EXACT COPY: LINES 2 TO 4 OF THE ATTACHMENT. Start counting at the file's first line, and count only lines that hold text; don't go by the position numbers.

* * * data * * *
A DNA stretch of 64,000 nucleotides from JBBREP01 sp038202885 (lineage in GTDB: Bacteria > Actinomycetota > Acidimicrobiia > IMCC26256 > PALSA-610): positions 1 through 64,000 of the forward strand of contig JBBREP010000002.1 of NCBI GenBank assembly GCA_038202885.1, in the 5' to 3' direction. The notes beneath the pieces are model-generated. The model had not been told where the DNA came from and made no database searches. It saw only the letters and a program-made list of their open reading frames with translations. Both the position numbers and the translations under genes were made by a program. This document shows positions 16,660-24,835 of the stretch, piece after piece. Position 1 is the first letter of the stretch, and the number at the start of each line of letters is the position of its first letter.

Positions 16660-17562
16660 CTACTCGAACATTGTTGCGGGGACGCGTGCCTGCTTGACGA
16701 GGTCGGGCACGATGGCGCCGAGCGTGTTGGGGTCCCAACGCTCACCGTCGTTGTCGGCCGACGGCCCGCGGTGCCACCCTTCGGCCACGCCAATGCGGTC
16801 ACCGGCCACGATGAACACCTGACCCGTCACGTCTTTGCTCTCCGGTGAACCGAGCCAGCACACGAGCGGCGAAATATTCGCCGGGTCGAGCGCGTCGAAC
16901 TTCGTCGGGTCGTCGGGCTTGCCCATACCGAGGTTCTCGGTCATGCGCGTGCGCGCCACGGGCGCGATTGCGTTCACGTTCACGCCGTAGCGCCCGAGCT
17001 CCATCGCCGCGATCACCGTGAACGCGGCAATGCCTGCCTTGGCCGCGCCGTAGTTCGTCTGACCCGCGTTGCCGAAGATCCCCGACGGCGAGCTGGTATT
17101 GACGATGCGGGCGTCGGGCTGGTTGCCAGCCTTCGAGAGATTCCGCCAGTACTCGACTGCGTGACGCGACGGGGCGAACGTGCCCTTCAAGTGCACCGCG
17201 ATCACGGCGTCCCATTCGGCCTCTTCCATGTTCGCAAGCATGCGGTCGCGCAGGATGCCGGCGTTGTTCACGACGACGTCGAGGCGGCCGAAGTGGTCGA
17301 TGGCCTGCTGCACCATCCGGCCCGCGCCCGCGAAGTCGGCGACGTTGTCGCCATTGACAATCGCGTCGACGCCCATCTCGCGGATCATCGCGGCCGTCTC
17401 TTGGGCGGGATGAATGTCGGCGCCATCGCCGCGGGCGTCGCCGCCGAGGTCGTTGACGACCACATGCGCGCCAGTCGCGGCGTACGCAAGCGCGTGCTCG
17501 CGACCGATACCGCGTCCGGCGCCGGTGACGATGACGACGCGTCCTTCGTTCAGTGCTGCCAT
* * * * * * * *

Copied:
Positions 16660-17562
16660 CTACTCGAACATTGTTGCGGGGACGCGTGCCTGCTTGACGA
16701 GGTCGGGCACGATGGCGCCGAGCGTGTTGGGGTCCCAACGCTCACCGTCGTTGTCGGCCGACGGCCCGCGGTGCCACCCTTCGGCCACGCCAATGCGGTC